I took a visiting birder from Cuba down to La Jolla Cove to seawatch but it was so dull we decided to cut our losses and see what was happening out at Fort Rosecrans National Cemetery, Point Loma.
I had already walked along the east fence-line, just south of the eucalyptus grove, once, and decided to backtrack that way before leaving the cemetery. It is probably the best area for birding around the cemetery and there is often turnover of birds coming through this attractive large stand of trees and moving off to smaller trees scattered down the fence-line.
I was about to leave when I heard a very loud song, a sort of “chik-brrrr” followed by some rattling notes, coming from a small Myoporum tree. I knew immediately this had to be something unusual and moved in on the tree. The call came again a few times and I eventually caught site of the source of the sound, a small bird just beneath the tree canopy. The sun was right behind the tree, terrible back-lighting, but I noted a rufous brown tail – interesting. Following the bird between trees, I eventually got excellent looks and was pleased to discover a White-eyed Vireo Vireo griseus. It was a little curious and came and checked me out briefly. For the next few minutes I played hide-and-seek with it, managing to obtain just a single photograph through the wire fence.
White-eyed Vireo is a California Bird Records Committee (CBRC) review species, so I was very happy to obtain the one rather underexposed photograph. Typical field characters of this enigmatic eastern vagrant can be recognized – pale grey-white iris, bright yellow lores that extend to ring the eyes, dark horn colored bill with paler bluish coloration along mandible inner edges, green upper-parts, pale whitish wing bars (evidently very worn) on the greater and median secondary coverts, pale greyish-white underparts with bright yellow areas on chest sides and flanks, a quite narrow “spindly” looking tail, a warm brown color when back-lit by sunlight, most easily seen when it fanned tail (a feature I was unaware of, but confirmed by online photographs), and robust dark horn-grey colored legs.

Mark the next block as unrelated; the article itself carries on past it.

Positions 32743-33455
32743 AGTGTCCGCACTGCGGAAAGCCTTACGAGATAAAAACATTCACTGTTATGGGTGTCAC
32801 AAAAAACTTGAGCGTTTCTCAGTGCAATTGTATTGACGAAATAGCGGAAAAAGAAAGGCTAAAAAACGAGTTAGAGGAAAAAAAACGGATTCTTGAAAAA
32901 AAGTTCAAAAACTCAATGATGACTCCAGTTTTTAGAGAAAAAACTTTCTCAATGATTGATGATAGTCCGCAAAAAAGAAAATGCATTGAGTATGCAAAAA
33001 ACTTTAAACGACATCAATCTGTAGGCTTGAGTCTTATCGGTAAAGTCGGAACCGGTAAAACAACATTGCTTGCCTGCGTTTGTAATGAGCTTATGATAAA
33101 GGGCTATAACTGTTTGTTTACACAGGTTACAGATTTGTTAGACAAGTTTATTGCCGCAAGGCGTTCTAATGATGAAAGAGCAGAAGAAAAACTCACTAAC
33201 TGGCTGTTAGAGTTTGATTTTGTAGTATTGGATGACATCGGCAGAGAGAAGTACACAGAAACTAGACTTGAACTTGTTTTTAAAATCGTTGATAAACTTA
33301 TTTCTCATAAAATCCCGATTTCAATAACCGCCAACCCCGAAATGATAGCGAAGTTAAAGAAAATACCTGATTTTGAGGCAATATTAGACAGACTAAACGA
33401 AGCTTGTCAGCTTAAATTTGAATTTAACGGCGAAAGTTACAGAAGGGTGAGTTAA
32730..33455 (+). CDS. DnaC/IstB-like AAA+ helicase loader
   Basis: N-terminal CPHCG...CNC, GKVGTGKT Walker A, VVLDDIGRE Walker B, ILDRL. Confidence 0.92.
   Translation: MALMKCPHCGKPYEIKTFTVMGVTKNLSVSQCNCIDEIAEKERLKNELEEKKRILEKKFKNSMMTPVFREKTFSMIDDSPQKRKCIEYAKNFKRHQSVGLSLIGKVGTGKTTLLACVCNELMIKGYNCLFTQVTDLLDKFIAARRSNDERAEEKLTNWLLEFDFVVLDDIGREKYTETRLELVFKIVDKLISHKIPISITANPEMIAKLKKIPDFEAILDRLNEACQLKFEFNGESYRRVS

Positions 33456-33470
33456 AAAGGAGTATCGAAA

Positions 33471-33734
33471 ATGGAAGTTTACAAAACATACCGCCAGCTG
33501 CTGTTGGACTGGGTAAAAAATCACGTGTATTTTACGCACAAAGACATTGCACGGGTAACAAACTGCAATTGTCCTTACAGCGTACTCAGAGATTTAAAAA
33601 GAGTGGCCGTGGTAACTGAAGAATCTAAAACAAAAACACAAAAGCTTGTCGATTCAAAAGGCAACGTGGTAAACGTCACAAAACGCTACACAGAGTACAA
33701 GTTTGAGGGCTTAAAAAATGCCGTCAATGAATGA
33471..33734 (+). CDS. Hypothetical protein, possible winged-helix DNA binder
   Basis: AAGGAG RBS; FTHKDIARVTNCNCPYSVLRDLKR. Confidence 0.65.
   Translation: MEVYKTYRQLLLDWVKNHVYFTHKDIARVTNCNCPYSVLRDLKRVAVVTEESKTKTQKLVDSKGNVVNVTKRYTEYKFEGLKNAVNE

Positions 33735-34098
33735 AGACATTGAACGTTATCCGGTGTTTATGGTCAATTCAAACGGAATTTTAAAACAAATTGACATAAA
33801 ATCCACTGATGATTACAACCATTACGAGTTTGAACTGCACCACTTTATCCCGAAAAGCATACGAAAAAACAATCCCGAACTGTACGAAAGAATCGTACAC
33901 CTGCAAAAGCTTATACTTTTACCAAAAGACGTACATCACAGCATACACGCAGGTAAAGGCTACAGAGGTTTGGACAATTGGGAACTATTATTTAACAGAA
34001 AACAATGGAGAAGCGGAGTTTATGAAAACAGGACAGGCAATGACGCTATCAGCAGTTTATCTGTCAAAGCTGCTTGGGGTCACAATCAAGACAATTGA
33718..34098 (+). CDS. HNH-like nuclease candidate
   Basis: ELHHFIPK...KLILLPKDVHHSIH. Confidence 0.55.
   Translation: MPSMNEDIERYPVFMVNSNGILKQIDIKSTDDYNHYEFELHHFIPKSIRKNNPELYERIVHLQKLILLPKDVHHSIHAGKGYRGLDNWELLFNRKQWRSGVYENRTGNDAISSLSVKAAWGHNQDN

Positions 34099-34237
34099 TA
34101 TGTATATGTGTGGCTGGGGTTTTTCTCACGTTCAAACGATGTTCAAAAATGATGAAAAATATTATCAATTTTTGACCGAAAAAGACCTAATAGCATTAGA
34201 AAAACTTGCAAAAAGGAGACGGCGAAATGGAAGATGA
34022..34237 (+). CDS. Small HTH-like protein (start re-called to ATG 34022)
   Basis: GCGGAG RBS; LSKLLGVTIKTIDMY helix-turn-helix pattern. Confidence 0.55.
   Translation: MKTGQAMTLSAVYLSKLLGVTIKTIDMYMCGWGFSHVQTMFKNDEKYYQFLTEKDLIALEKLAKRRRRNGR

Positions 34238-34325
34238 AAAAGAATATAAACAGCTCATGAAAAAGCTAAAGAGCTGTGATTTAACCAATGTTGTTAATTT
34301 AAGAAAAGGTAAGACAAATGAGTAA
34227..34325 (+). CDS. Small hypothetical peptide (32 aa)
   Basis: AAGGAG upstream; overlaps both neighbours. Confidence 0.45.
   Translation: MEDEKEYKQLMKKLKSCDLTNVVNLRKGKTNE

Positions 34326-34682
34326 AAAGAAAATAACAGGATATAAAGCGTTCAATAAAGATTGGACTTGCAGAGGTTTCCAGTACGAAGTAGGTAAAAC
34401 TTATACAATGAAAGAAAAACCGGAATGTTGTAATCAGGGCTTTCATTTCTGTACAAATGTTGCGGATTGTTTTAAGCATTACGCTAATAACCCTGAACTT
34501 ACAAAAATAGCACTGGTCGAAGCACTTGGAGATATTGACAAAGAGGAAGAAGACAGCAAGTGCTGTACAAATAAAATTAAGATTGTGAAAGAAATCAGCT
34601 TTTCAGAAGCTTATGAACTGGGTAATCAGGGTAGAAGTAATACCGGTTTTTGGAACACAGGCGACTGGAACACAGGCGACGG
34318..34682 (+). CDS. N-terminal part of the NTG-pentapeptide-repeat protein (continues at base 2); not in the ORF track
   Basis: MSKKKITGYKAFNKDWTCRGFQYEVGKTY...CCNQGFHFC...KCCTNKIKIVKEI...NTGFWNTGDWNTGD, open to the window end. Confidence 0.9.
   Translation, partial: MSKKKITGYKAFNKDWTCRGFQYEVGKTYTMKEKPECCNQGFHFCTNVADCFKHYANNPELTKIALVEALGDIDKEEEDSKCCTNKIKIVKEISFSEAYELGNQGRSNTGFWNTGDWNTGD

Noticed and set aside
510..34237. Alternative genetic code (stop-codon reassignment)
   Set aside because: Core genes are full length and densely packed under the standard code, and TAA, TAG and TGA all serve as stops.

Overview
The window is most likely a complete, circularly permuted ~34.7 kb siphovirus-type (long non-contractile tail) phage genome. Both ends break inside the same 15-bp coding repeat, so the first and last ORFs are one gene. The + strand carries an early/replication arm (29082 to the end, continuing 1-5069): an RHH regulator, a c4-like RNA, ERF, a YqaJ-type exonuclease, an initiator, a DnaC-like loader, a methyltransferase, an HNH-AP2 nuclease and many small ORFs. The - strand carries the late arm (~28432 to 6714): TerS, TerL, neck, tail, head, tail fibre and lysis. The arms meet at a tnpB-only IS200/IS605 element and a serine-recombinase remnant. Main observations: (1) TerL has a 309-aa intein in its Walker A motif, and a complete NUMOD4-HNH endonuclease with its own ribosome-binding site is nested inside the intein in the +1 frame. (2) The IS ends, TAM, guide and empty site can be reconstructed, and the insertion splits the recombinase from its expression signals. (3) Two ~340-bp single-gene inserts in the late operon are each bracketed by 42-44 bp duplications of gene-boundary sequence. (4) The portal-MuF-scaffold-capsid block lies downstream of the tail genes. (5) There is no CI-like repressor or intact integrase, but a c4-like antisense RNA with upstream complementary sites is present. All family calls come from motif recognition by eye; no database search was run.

Searching the CBRC database uncovered five accepted records of White-eyed Vireo in San Diego County. The most recent was a bird seen May-June 2011 at the San Luis Rey River, Oceanside. San Diego Field Ornithologists ranks White-eyed Vireo as a Category A rarity in the county.
By sheer coincidence, I had also seen an earlier accepted record of White-eyed Vireo, in the exact same tree at Fort Rosecrans National Cemetery, almost four years ago on September 18, 2008.
[Update, 28 Aug 2012] – several weeks passed by without the bird being seen but on 14 Aug 2012 it was observed again at the same location by Jim Pawlicki. It has been observed at least until August 28, 2012 by numerous birders.